Why Sweden is the world’s finest home for families
With respect to Erica Komisar’s op-ed “The Human Cost of the world’s most famous welfare state” (The Nation, July 13) I believe the author has missed the greater point of Sweden’s comprehensive family-leave and childcare policies.
In Sweden, the health of the child, mother and family are held in such high regard that parents are given 16 months off from work – paid – to recuperate from childbirth and bond with their children. There are countless benefits to this arrangement for both mother and child: allowing breast-feeding to continue uninterrupted for a year if the mother chooses, allowing the mother and father to take time to be with their new child, and to transition psychologically into this new phase of life. This applies to families who adopt, as well.
These features may be why this year the World Economic Forum named Sweden “the best country for parents”, and US News & World Report ranked Sweden #2 for “best country for raising kids”. It seems that Swedes agree, as Sweden consistently ranks at the top for highest fertility rates in Europe: No 2 in 2018.
Sweden’s generous parental-leave policies make this possible. If you choose not to go back to work after your maternity or paternity leave is up, you have that option too. But Komisar is wrong when she suggests that punitive taxation is forcing mothers back to work. She refers to the country’s top tax bracket but doesn’t mention that the average municipal tax rate in Sweden, which the majority of Swedes pay, is a much lower 32 per cent.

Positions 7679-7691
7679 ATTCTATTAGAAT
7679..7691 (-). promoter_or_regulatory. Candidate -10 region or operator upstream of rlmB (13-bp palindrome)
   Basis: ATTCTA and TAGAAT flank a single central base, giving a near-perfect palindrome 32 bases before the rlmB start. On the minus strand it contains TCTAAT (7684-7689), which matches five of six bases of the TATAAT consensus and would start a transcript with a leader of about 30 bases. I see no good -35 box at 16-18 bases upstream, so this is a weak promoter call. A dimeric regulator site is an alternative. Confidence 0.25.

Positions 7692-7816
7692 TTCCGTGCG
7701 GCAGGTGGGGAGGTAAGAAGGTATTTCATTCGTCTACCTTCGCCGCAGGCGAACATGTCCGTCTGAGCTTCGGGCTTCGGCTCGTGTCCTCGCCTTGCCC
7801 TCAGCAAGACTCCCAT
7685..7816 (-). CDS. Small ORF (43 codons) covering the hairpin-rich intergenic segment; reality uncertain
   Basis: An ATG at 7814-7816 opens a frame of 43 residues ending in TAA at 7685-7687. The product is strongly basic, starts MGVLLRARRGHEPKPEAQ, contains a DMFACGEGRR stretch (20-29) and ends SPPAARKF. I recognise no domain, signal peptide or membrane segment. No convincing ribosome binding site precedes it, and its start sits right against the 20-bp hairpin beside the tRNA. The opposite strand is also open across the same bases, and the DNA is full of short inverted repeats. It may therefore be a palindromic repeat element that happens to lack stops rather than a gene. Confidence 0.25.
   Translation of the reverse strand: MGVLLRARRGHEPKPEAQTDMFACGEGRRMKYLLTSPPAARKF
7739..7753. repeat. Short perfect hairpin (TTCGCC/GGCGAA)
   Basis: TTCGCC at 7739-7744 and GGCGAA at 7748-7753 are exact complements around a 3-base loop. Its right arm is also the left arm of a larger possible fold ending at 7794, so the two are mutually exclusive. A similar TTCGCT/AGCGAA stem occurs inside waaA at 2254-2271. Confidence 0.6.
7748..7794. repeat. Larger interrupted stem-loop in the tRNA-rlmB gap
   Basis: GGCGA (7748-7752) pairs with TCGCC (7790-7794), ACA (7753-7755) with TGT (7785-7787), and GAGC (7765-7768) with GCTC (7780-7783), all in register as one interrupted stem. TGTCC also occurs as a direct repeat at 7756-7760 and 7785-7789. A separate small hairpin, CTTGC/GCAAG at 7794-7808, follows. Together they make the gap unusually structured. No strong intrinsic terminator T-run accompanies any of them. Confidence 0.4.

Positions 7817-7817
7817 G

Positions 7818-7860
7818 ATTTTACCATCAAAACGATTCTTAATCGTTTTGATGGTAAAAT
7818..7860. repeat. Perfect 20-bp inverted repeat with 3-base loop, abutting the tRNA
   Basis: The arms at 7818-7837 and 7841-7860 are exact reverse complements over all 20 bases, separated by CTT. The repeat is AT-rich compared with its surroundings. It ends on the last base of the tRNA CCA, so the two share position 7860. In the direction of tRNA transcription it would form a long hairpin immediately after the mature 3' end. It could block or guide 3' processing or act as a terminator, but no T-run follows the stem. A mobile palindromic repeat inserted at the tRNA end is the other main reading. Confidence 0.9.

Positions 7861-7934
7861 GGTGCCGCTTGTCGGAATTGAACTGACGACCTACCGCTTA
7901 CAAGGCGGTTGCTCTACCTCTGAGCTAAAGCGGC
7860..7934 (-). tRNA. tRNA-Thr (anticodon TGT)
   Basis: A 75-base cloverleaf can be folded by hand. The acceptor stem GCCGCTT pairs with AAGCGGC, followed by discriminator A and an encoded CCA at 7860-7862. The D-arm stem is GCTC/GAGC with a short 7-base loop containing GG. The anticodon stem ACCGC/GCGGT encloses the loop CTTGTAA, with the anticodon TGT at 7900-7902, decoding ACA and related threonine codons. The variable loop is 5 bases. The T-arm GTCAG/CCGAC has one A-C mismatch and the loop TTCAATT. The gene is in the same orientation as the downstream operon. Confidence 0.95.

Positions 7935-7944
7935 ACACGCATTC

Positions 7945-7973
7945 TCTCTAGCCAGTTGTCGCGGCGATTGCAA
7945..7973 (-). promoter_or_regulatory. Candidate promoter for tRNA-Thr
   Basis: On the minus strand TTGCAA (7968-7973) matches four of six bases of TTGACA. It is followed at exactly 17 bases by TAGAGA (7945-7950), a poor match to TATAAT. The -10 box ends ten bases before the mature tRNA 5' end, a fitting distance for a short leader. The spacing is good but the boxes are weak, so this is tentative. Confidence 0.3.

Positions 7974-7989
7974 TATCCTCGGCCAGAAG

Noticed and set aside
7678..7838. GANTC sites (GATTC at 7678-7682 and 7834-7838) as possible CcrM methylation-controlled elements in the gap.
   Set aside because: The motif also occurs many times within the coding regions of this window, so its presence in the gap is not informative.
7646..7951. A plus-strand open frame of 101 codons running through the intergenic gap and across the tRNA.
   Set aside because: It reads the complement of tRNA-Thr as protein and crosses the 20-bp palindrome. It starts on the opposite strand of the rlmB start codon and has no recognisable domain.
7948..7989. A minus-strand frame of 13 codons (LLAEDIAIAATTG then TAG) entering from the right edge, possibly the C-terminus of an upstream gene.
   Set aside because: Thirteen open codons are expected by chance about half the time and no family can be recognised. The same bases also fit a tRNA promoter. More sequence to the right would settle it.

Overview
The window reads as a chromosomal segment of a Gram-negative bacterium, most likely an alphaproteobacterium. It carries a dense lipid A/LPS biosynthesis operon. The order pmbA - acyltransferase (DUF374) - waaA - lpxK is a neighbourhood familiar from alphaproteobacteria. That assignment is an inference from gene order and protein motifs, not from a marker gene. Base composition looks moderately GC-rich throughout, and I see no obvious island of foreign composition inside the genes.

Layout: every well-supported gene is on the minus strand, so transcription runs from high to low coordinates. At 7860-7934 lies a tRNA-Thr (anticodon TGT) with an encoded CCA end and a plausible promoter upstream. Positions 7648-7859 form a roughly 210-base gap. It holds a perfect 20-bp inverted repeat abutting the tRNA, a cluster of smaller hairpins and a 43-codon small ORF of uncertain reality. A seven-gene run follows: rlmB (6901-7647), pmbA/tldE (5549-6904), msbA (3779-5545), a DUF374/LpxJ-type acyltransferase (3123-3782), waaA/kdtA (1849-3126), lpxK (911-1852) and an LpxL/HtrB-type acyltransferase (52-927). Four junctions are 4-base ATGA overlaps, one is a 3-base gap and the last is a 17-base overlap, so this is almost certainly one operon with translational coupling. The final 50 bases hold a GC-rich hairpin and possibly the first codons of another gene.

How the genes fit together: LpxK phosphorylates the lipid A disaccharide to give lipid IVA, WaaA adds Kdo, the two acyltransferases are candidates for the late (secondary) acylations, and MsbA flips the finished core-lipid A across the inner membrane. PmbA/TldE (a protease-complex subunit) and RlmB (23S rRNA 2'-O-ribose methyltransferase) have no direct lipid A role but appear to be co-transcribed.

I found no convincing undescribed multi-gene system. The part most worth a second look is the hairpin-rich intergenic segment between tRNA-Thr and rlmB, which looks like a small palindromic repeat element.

Komisar also doesn’t explain why it’s the government’s responsibility to pay you beyond the additional 16 months you’ve already received, especially when a subsidised day-care system exists – again, if you choose to use it.
If you would like to transition back to the workforce more slowly, you have the right to decrease your working hours by 25 per cent until your child is eight. As an individual, you can always negotiate with your employer for other arrangements as well, such as working on a part-time basis for a few years before returning to 100 per cent employment.
This family-first approach continues throughout the child’s life. You have the right to leave work to take care of a sick child for up to 120 days per child, a year for children up to 12 years old. All full-time employees also have the right to five weeks of paid vacation, allowing parents to spend more time in relaxation with their children.
Komisar also claims that childcare is somehow connected to the economic disenfranchisement of women – an odd argument given that she seems to be advocating for fewer working mothers rather than more. But she fails to mention that Sweden’s nearly 80 per cent workforce participation among women is the highest ever recorded in the EU – an indicator of a growing momentum toward gender parity.
Is there room for greater gender equality in Sweden? Of course. The movement for pay equity between men and women continues to gather strength in Sweden, and we continue to work toward promoting women in leadership. We have more work to do, at home in Sweden and globally.
As the first female ambassador of Sweden to the US, I know we continue to break glass ceilings every day. And as a mother myself, I appreciate that I – and my husband – had the ability to stay home with my children for as long as I wanted, and then get back to work on my own terms.
Karin Olofsdotter is the Swedish ambassador to the United States.